Vision of the Lightkurve project

This page summarizes the vision of the Lightkurve project. This document aims to be a reference to aid making decisions on the features, design, or future of the package. This vision is not set in stone, anyone is invited to open a GitHub issue to discuss or revise any aspects of it.

Goals

Lightkurve aims to support the analysis of time series data on planets, stars, and galaxies obtained by telescopes which collect images in visible or infrared light (e.g., NASA’s Kepler, TESS, and Roman missions). Specifically, Lightkurve aims to empower its users with a robust set of re-usable building blocks which enable the development of more specialized toolkits, pipelines, and hand-tailored analyses.

Crucially, Lightkurve should not preclude any other package from existing, because there will always be a need for more specialized/complex tools for analyzing optical time series data. Instead, Lightkurve aims to avoid duplication of efforts across tools and analyses to achieve the following goals:

  • lower the barrier to time domain astronomy (including citizen science);

  • promote and document best practices in the field;

  • reduce the costs of implementing custom analyses;

  • improve scientific fidelity across different tools;

  • improve consistency across different pipelines.

To achieve these goals, it is essential that Lightkurve adopts open source development best practices, including careful peer review of changes, thorough documentation, and continuous testing of the code.

What features can be included in Lightkurve?

Lightkurve focuses on providing robust open source implementations of re-usable building blocks. As a general rule, Lightkurve should only include features which…

  • are widely adopted across the field;

  • are applicable across a wide range of data;

  • serve multiple scientific use cases;

  • are not particularly novel or controversial;

  • are well-tested and well-documented.

Examples include:

  • obtaining Kepler and TESS data programmatically from their data archives;

  • reading, visualizing, and interacting with Kepler and TESS pipeline products;

  • extracting light curves from pixel data using custom aperture masks;

  • executing common light curve operations (e.g. folding, binning, removing outliers);

  • extracting different types of periodograms;

  • removing systematics using tunable implementations of the most common systematic removal strategies.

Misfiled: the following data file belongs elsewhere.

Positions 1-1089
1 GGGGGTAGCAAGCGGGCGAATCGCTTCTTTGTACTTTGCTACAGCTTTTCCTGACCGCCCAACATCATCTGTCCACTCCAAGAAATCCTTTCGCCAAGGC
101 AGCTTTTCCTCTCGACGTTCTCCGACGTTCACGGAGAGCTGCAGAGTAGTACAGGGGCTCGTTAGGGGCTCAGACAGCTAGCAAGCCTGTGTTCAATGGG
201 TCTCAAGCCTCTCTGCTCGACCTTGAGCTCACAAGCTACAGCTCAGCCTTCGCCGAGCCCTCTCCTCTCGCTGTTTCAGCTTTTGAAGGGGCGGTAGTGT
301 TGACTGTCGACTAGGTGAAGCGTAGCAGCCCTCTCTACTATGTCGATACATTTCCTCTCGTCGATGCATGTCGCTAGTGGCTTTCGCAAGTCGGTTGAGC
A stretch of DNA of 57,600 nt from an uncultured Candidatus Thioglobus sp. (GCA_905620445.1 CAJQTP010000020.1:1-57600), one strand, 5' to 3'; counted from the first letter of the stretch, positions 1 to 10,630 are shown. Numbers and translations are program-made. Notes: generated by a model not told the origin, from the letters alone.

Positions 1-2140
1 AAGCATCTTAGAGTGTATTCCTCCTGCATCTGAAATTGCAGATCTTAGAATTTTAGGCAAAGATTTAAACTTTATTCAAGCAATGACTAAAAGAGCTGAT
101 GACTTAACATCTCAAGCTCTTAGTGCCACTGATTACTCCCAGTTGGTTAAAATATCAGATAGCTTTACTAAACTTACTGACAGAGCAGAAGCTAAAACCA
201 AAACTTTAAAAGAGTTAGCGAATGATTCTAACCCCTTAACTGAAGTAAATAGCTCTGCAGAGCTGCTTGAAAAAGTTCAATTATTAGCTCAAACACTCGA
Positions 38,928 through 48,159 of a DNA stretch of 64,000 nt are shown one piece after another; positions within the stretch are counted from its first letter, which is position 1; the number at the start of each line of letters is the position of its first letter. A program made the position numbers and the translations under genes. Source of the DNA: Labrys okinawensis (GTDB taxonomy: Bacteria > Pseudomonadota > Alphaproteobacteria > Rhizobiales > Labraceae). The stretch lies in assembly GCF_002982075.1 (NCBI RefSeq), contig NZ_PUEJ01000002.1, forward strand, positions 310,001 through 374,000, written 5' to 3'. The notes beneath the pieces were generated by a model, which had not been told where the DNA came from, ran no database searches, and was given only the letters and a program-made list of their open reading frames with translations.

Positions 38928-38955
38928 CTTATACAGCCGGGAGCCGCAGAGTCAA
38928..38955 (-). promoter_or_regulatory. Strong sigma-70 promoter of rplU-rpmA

Lightkurve does not intend to be a full pipeline or one-stop shop analysis toolkit on its own, instead it seeks to empower others to build more specialized tools on top of it.

What should probably not be included in Lightkurve?

Lightkurve cannot include every possible feature for every imaginable use case. This would make Lightkurve’s maintenance and development prohibitively expensive.

Features which are likely outside of Lightkurve’s scope include:

  • end-to-end analysis pipelines (e.g., planet or supernova discovery pipelines);

  • brand new methods which have not yet been adopted widely;

  • tools to analyze unique edge cases or obscure data;

  • interactive graphical user interfaces;

  • tools to work with radio or X-ray time series data.

If in doubt, please open a GitHub issue to discuss!

How does Lightkurve relate to AstroPy TimeSeries?

Lighkurve is built on top of the AstroPy project and could not exist without it. For example, Lightkurve’s LightCurve object is an extension of the AstroPy TimeSeries object, which in turn is a sub-class of AstroPy’s Table object.

An AstroPy TimeSeries object is a table which is guaranteed to have a special time column, which is always the first column and guaranteed to be an astropy.time.Time object. LightCurve extends this class by adding special flux and flux_err columns, which are always the second and third column. These dedicated columns enable us to provide extra methods which are specific to the manipulation of brightness data. For example, methods which are currently unique to LightCurve objects include plot(), normalize(), fill_gaps(), flatten(), remove_outliers(), remove_nans(), estimate_cdpp(), plot_river(), to_seismology(), etc.

Some of these methods may eventually be migrated to AstroPy if they are sufficiently generic and mature to meet the requirements of the AstroPy project, while many Kepler/TESS-specific methods will likely remain only in Lightkurve to avoid burdening AstroPy with mission-specific features.